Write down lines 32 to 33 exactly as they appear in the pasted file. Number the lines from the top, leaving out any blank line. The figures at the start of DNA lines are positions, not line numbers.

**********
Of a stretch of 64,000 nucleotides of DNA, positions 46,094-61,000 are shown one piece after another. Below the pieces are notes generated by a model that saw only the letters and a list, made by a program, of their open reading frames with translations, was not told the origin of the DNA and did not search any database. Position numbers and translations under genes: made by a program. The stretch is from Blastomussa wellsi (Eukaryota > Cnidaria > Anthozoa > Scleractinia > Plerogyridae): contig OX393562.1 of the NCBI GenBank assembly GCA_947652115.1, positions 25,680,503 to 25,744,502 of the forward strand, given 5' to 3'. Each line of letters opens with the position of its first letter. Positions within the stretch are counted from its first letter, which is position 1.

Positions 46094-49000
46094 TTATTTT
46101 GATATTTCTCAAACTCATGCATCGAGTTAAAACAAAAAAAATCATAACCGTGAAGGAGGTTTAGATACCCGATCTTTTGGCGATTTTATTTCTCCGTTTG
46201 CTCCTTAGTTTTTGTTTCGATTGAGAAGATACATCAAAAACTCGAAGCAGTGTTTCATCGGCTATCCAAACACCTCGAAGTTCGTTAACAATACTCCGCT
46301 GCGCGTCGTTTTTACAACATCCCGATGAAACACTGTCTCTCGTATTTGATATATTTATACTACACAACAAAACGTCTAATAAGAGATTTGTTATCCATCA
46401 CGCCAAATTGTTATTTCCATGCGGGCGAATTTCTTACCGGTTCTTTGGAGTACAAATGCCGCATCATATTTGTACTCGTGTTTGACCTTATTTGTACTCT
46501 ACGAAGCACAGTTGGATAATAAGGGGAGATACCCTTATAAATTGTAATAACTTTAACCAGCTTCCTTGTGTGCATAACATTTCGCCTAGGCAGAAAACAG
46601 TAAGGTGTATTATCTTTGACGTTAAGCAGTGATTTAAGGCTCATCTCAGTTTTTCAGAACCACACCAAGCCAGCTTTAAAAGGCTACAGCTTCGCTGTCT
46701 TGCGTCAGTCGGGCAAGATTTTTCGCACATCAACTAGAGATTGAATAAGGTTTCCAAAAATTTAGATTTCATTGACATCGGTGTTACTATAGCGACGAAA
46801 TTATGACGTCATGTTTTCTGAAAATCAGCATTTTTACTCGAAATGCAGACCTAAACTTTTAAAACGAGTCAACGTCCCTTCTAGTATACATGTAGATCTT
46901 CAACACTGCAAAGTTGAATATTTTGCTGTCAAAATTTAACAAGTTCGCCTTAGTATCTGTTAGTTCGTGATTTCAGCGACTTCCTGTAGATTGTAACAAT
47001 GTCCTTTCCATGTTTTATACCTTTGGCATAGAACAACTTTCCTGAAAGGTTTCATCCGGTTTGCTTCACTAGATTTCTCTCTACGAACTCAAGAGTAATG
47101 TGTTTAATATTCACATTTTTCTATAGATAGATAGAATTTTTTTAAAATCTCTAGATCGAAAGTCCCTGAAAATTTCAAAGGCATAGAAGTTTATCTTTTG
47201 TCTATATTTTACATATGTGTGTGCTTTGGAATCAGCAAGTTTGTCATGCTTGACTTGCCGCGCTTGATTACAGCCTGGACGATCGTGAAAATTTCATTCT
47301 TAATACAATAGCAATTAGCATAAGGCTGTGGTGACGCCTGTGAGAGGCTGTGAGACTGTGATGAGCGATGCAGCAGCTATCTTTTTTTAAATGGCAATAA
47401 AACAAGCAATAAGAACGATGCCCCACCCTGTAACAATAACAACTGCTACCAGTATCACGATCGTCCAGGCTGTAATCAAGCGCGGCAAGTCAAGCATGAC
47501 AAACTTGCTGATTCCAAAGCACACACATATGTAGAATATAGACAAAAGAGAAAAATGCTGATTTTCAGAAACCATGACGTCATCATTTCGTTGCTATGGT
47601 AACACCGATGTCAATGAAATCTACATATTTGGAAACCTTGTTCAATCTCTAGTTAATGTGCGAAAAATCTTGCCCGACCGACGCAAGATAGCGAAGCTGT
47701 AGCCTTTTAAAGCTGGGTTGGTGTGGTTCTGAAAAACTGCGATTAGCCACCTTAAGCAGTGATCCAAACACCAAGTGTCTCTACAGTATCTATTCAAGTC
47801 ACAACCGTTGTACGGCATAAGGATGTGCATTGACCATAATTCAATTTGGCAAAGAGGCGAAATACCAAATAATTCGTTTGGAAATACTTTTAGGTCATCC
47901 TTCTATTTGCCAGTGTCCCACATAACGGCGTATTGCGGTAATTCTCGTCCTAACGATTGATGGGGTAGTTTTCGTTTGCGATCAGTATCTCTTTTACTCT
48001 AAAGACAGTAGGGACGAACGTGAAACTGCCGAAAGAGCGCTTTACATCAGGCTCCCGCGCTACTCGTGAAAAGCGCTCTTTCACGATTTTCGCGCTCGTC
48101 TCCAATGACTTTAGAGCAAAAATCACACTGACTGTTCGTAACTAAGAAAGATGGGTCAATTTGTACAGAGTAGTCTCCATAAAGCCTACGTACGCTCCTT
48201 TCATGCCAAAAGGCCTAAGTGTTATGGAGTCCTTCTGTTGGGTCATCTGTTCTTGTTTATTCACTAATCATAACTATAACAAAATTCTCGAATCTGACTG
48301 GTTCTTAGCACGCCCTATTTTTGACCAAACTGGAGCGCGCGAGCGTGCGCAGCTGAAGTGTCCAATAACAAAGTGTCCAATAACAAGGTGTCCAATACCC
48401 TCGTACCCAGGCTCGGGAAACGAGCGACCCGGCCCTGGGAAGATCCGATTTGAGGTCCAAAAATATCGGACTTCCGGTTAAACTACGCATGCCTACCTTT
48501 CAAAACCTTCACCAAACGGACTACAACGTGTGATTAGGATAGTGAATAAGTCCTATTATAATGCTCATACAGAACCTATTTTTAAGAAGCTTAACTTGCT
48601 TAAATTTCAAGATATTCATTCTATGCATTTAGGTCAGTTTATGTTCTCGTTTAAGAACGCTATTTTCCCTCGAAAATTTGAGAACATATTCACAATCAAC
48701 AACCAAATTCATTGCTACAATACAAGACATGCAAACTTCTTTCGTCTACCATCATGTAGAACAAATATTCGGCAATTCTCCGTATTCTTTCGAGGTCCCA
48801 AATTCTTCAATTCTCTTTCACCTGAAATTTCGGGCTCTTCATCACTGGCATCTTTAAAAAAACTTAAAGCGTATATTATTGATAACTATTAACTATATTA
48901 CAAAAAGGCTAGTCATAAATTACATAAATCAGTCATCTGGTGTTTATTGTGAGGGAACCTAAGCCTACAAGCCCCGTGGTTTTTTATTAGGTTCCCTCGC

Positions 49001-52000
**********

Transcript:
48901 CAAAAAGGCTAGTCATAAATTACATAAATCAGTCATCTGGTGTTTATTGTGAGGGAACCTAAGCCTACAAGCCCCGTGGTTTTTTATTAGGTTCCCTCGC

Positions 49001-52000